high negative temperatures even for the same total porosity, the finer the pores, the larger is the liquid component.

The unfrozen water content in frozen soils usually follows the additivity rule which is confirmed, for example, by the linear dependence of Wunf on peat content. This principle applies because mechanical mixing of aggregates and particles of different composition does not, in effect, alter the main factors (Ssp, differential porosity, salinity) which are responsible for the contribution of each component of the frozen soil to phase composition of the moisture. Comparison of physico-chemical properties of frozen soils with different granulometry shows the expansion of the specific active surface of the mineral skeleton in going from sandy silty materials to clays, which is accompanied by an increase of the volume of fine pores and capillaries leading to a general increase in the unfrozen water content (see Fig. 7.5a).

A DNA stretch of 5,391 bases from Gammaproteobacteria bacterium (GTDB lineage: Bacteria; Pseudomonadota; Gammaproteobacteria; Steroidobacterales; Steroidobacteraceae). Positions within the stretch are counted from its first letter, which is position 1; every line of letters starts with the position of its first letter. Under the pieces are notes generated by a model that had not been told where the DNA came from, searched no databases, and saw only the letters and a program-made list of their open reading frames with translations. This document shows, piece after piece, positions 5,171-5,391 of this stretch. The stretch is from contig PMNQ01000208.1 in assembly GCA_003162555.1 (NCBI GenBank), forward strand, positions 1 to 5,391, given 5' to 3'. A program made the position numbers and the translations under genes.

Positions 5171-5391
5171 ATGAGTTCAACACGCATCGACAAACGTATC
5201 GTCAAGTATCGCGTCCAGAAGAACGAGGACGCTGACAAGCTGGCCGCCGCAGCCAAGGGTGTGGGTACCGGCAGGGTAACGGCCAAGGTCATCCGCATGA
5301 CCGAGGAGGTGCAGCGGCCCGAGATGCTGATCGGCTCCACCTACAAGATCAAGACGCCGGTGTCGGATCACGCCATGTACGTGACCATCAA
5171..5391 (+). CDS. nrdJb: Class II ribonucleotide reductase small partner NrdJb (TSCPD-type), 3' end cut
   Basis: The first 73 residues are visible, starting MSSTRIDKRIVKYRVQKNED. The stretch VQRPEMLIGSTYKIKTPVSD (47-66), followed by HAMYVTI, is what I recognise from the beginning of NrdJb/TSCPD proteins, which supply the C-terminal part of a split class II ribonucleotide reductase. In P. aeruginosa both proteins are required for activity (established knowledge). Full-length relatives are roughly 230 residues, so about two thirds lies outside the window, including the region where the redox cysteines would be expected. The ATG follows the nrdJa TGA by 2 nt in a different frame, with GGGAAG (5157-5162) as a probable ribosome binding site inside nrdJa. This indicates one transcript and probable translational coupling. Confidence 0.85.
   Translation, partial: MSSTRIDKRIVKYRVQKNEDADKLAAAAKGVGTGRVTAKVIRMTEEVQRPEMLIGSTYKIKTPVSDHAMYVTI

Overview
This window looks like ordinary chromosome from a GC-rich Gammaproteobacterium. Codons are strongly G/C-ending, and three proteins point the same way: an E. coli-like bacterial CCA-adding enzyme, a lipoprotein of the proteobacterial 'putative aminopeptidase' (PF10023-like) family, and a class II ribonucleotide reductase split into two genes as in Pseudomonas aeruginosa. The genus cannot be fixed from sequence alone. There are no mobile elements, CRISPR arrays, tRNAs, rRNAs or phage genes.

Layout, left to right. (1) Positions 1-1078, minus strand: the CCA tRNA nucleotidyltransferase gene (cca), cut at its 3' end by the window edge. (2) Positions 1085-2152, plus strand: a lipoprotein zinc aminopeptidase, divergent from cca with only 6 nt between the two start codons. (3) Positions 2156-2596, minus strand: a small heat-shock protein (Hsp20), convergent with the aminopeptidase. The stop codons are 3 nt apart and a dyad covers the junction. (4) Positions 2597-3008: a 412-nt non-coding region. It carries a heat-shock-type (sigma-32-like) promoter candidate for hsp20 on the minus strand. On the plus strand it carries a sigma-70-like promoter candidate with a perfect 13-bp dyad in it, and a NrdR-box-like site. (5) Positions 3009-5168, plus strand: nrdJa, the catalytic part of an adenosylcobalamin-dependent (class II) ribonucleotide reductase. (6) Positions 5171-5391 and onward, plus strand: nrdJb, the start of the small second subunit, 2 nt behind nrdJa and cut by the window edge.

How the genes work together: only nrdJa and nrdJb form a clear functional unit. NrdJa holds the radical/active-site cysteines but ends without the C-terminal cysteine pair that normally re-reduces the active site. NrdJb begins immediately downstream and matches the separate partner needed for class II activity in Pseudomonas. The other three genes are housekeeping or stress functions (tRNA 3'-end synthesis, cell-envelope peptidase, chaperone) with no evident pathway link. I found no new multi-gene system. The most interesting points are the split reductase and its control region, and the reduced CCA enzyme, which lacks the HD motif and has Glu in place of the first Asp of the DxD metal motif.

Mineral composition is to a great extent a key factor determining the ratio of liquid and solid phases in the frozen soil. The manner of variation of composition within the range of negative temperatures (0 to — 6°C) has a complex nature (see Fig. 7.5). Thus, at low temperatures (— 1 to — 6°C) Wunf increases in the order kaolin - hydromica clay - bentonite. At high temperatures (— 0.3 to — 1 °C) the liquid phase increases in the order hydromica clay - bentonite - kaolin. In explaining this one must resort to results of investigations concerning void space and specific active surface.

Thus, for very dispersed montmorillonite clay with available hydrophilic internal basal surfaces in the fine pores, there are two peaks on the differential porosity curves, i.e. pore distribution by size has a bimodal nature (see Fig. 7.5b, curve 6). The first peak in the differential porosity curve corresponding to the finest pores of less than 8 nm, is determined by inter-crystalline porosity of minerals and inter-particle porosity. The second peak corresponding to pores of 30 nm is assumed to occur on account of interaggregate porosity.